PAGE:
E&D: Correct me if I’m wrong, but I read that your mother is a singer in a traditional oriental orchestra. Would it be fair to say that she influenced your approach to writing and singing?
Freddy: She’s not really a professional, but I think she sings opera quite well. Maybe you’re right. It’s hard to say, because I’ve been influenced by so many different things, whether it be by my mother or my grandmother. My grandmother enjoyed Taiwanese opera a lot so I spent most of my evenings watching Taiwanese operas on TV with her when I was in kindergarten and elementary school. So I guess I’ve been influenced a lot by traditional music from my grandma’s interest.
E&D: It is particularly interesting to hear how Chthonic’s discography gradually evolved to openly embrace traditional Taiwanese sounds. Were these influences something that you rediscovered or simply something you carried in you yet didn’t “dare” to mix with metal?
Freddy: [Laugh] I think it’s somehow related to growing older [Laugh]. You gradually discover more things deeper within your heart, things that touch you. I can remember a time after Mirror of Retribution (2009) when I discovered that there were a lot of Taiwanese Operas uploaded on YouTube and that I could sing most of the main themes. I knew the melodies well. After that, I started to remember how much I enjoyed watching them with my Grandma when I was young. I had forgotten about it. I also started to realize where I had gotten some of the Taiwanese-styled melodies from on Relentless Recurrence, Seediq Bale and Mirror of Retribution. These melodies were deeply engrained inside of me; I just didn’t find out about it until then. After that, I started to dig deeper inside myself and found a lot more material naturally.
E&D: I’ve read and heard several interviews in which you stress the fact that you do not consider Chthonic as being a political band, that you keep your career as a musician and a politician and activist separate. However, the main theme of all of your albums deal with Taiwan’s history, which I understand is somewhat taboo, with a lot of it being covered by the Kuomintang government. Would it not be fair to consider this an act of political resistance?
Freddy: [Laugh] I think it’s fair for critics to analyze our music. However, our guitarist Jesse and I write most of the songs and we always work on the songs together, but we never talk about political issues. The truth is that when we are writing something and when we are discussing the concept of the albums, we never talk about political issues nor what we want to convey behind our songs. What we do talk about is what kind of stories and intentions can inspire us to metal that carries big emotions. We go for stories that carry very heavy emotions that can let us express our anger, sadness and other intense emotions.
E&D: Has your life as a metal musician caused you to encounter prejudice in your political career?
Freddy: I think that before I decided to run for parliament, most of the ordinary Taiwanese people already knew about the band, whether they listen to metal or not. Most of the general public see Chthonic as pioneers for using local elements to write about Taiwanese stories in rock music. Most of the people – especially young people – see us in a positive light. However, when I decided to run for Parliament, my Conservative opponent started to criticize me over my hair, my tattoo, my lyrics or how I perform on stage. They tried to find ways to attack me for being a metalhead, but I don’t think it worked, most people didn’t take the criticism seriously. Although my opponent has been in Parliament for five terms (which amounts to twenty years), he only embarrassed himself by attacking metal music.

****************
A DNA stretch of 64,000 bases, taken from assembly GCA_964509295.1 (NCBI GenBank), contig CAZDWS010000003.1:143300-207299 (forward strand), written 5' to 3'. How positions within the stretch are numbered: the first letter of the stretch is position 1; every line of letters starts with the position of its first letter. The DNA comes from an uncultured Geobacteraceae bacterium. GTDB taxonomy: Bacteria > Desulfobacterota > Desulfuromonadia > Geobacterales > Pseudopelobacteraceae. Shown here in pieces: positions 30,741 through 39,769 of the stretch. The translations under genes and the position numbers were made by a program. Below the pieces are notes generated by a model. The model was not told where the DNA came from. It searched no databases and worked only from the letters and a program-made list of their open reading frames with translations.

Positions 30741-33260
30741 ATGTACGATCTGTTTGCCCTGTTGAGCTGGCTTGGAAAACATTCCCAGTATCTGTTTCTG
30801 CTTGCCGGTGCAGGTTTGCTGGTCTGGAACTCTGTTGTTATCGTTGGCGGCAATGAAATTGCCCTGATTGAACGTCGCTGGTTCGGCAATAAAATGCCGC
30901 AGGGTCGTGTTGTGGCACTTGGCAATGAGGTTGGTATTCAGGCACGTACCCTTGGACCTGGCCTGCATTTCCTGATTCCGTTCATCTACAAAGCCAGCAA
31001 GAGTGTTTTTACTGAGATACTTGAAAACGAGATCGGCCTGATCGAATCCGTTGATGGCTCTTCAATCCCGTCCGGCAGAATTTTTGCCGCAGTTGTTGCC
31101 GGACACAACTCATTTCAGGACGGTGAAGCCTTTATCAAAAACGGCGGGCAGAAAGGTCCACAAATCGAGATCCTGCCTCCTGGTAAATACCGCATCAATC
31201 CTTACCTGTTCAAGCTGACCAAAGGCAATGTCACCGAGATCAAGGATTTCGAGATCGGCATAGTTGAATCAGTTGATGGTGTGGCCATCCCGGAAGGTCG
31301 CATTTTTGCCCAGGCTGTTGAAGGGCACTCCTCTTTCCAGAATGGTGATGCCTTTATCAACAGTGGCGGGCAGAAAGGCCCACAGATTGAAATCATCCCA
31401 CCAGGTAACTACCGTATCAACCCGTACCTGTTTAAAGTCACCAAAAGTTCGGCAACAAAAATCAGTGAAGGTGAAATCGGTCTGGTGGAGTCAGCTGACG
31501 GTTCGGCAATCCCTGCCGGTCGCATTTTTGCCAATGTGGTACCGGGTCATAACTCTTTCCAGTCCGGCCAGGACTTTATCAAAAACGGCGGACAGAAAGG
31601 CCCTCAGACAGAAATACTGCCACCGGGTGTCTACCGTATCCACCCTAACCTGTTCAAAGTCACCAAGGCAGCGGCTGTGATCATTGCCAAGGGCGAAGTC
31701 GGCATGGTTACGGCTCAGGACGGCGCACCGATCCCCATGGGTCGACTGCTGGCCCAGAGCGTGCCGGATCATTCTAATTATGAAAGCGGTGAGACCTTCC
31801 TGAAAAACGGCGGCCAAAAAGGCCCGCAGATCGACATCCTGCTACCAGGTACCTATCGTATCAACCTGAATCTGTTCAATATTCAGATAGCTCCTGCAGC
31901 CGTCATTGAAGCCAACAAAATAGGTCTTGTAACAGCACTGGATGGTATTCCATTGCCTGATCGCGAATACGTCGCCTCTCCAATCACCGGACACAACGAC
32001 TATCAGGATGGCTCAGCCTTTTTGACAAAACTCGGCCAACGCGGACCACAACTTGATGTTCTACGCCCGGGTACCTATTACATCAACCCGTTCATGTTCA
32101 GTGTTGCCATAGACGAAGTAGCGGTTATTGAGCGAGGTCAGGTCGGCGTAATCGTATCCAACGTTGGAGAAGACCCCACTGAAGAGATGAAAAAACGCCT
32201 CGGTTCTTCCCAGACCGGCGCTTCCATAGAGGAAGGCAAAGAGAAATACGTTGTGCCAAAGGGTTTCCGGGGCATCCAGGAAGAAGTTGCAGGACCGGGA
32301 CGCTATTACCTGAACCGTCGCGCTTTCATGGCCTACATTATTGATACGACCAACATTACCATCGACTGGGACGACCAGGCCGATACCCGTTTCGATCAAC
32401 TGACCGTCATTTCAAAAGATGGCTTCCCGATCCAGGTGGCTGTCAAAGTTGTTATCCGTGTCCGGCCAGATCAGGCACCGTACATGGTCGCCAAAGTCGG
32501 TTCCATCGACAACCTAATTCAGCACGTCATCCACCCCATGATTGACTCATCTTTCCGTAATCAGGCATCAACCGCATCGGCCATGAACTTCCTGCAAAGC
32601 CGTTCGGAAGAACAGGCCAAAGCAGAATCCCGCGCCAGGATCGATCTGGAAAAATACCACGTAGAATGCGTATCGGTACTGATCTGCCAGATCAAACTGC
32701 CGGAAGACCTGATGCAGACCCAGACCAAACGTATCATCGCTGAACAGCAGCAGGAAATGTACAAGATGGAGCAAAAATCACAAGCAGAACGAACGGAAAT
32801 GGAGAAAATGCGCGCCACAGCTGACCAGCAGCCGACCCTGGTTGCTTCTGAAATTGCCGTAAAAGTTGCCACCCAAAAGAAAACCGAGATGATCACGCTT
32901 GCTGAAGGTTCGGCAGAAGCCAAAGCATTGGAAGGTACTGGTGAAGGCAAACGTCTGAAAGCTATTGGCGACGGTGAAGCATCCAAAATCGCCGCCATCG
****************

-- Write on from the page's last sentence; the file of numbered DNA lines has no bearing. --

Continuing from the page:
E&D: That’s interesting to hear. I’m half French, and while we do have a big metal scene in France and one of the biggest metal festivals in the world, the metal scene still suffers from prejudice from politicians who have tried to cancel Hellfest, stating that the festival attracts dangerous extremists.
Freddy: Since you’ve raised the question, I think that might be because rock music in Taiwan started to emerge with the democratic movement in the mid to late nineties. Many rock artists and indie artists have been working with social movements since that time, so these artists have never been considered in a bad light. Then again, if Taiwan becomes a long-established democratic nation in the future, people might not see rock music in the same way anymore.
E&D: I’ve heard that you have a David Bowie poster in your office. What does he represent for you as a public figure, as a musician and a music fan?
Freddy: I’m just a fan of his music [laugh]. I like his songs a lot and I play a lot of his songs. I also force my staff to listen to him a lot [laugh]. Actually, more than half of my staff in my office are from the music industry, so we talk about music a lot. Some of the staff I recruited graduated from Law School but worked in the music industry. Our band’s drum-tech has been my secretary for two years now [laugh]. When I found out that a politician’s secretary needs to be a very careful person with a strong attention to detail, I immediately thought of our drum-tech. I’ve never seen anyone with such a strong attention to detail. He didn’t know anything about politics, but he was a meticulous guy. He’s perfect!
E&D: Can we expect some upcoming tour dates; given that you are now an elected congressman?
Freddy: I don’t think we can tour to promote this album, but we’ve agreed to play some festivals in Taiwan and abroad. Speaking of which, we just decided to play this next Wednesday on October 10th. We decided that once we find some space in my schedule we’ll just randomly announce a club show. This week I just found out that I might be available on Wednesday, so I told the band to book a club. We’ll make the announcement on Tuesday to make sure that there won’t be any last minute changes in my schedule. These kinds of events might happen in Taiwan for Taiwanese fans, but these cannot happen anywhere else [laugh]. The title of the show will be something like “I’m available tomorrow motherfucker!” [laugh].
E&D: Finishing off: can you name one of your favorite albums, movies and books?
Freddy: Since we talked about David Bowie, I’ll pick Heathen by David Bowie. Film-wise, I want to pick an episode of Rocky, but not the first one [laugh]. I’ll go with Rocky II. My favorite book is a Taiwanese book called Modern History of Taiwanese in 400 Years. It’s a book that has been banned in Taiwan for a long time. The people who were found reading this book would be arrested. This might be the only left-wing Taiwanese History book. It’s not an easy book, but it always inspires me a lot every time I read it.
Special thanks to Freddy Lim and to Kelly Walsh for making this interview possible.